Saturday, May 23, 2015

What to expect six years after 2016 (First of Two Parts)

Whoever we elect as our Chief Executive by 2016, he (or Heaven please don't, a she!) will inherit a government beset by the same old problems as before yet, uncontrollably entering a new phrase in its economic development. There is no denying that our economy is improving and interest is growing. The only problem is really how to manage its growth so that our people will finally get something out of it.

True, economic growth must be sustained for a period of two terms, meaning twelve years before any improvement in the lives of the people become evident. To achieve this, there must be a continuance of the policies which allowed such growth to flourish. What am I saying here?

Government must continue its tight spending--that nothing is left to chance and that spending people's monies should be treated as strategic rather than tactical. When PDAF was lifted out of the system, the monies which usually goes straight to the pockets of our politicians were put to a much better use than before. Look at the landscape and you'll see an improved infrastructure and somewhat an easement in the lives of the economic sectors like farmers and fishermen.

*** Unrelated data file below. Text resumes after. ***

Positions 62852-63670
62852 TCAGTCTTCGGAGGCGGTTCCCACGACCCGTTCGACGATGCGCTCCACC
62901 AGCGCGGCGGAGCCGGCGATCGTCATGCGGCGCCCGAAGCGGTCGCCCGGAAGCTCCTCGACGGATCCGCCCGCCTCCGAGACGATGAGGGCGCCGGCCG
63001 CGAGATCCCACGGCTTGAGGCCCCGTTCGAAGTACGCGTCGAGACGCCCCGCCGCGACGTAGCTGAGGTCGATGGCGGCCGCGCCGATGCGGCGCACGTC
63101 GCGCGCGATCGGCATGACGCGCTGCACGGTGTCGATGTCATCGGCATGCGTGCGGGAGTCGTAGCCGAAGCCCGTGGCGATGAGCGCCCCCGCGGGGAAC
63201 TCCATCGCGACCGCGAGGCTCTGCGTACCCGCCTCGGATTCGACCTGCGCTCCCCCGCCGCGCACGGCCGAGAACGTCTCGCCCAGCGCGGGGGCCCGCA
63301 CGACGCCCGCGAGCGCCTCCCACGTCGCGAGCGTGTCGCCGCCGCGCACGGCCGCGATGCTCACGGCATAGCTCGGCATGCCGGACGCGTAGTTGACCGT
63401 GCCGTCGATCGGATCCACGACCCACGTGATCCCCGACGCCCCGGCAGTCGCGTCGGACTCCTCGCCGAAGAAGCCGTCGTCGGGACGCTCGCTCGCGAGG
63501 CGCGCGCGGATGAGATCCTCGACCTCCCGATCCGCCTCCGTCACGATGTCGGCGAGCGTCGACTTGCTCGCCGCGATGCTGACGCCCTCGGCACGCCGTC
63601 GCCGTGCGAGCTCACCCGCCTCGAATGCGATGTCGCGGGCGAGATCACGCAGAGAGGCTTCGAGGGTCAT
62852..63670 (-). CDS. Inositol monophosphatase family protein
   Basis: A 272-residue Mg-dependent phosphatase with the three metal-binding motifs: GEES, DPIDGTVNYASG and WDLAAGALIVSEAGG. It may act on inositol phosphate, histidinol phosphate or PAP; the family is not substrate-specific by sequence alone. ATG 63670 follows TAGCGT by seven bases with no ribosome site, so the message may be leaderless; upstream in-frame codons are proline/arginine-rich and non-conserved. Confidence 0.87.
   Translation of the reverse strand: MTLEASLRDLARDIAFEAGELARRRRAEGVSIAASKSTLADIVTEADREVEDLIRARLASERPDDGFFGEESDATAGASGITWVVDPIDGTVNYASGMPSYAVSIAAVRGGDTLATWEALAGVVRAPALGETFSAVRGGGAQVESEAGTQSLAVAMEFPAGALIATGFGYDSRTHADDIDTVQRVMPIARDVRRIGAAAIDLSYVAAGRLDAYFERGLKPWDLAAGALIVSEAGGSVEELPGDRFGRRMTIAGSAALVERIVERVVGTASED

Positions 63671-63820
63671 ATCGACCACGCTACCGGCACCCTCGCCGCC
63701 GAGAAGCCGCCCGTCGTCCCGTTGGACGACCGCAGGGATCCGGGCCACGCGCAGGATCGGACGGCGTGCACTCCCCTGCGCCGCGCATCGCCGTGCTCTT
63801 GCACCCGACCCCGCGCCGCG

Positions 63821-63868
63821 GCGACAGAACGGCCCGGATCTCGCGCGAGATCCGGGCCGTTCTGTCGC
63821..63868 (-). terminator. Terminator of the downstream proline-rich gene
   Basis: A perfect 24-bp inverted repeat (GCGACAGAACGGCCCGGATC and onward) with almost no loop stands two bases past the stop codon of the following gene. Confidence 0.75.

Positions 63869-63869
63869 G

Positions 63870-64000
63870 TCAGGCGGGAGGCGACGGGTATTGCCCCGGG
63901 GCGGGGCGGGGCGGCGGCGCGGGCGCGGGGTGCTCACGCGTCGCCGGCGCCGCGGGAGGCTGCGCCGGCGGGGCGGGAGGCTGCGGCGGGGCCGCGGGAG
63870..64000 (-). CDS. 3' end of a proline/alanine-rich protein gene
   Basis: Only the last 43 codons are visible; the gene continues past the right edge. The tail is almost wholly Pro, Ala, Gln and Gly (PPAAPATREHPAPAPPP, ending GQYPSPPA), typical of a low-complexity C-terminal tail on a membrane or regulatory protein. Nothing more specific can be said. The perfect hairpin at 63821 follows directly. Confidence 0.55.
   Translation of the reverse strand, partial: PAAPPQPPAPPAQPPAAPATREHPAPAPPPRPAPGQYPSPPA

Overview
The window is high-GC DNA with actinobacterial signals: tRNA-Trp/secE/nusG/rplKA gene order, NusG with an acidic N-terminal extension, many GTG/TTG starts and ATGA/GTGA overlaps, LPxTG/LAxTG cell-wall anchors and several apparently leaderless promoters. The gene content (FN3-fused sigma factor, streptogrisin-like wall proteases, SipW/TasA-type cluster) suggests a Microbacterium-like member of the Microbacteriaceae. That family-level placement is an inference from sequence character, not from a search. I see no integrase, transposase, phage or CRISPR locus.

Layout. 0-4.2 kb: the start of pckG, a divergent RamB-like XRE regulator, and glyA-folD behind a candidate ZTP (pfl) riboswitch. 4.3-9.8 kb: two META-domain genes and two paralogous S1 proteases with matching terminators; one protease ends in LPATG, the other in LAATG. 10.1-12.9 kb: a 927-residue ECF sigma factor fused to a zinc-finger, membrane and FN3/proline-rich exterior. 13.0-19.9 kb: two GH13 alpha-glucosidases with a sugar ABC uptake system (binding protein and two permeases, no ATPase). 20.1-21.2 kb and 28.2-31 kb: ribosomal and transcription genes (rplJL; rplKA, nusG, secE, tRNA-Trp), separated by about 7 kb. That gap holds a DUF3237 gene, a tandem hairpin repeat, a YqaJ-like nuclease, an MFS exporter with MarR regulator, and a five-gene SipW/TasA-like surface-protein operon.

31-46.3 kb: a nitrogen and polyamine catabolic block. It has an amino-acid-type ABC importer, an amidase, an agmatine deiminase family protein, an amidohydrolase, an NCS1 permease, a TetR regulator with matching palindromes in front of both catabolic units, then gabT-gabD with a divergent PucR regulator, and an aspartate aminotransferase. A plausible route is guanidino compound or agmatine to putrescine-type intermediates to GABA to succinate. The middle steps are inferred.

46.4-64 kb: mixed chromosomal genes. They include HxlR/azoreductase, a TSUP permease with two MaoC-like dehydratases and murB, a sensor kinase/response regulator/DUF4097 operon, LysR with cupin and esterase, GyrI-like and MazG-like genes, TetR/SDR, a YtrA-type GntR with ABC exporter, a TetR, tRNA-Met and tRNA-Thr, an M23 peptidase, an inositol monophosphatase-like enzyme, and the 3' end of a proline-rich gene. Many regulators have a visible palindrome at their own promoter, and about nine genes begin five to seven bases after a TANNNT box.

Graft and corruption stays yet, due to the improved judicial system, these thieves in barong are becoming an extinct species. It takes extraordinary effort now to steal the people's monies, and many people in the bureaucracy are entirely careful not to trip some wires that would alert the public of their misdemeanours.

If the schedule by Malacanan pushes thru, we will be implementing the transitional phase for the creation of the Bangsamoro sub-state. So, expect extraordinary incidents in that part of the Philippines. Forces, both political and economic, would work in tandem to frustrate this. Mindanao is a big area of interests mainly by big economic forces, so these people would definitely do some wrecking just to frustrate the aspirations of the Bangsamoro people. Of course, these people would tap their long-time political and economic allies from among the Bangsamoro people.

What these people do not realise is the fact that the issue has turned into a very serious thing that a tilt towards extremism is possible if this experiment fails. The Bangsamoro Basic Law has turned into a galvanising force that both militant and non-militant components have already reached a point of convergence.

Experts expect that in one way or another, the ISIS will eventually reach Philippine shores. A militant Bangsamoro Mindanao aided by foreign funds could tilt a war in favour of the insurgents.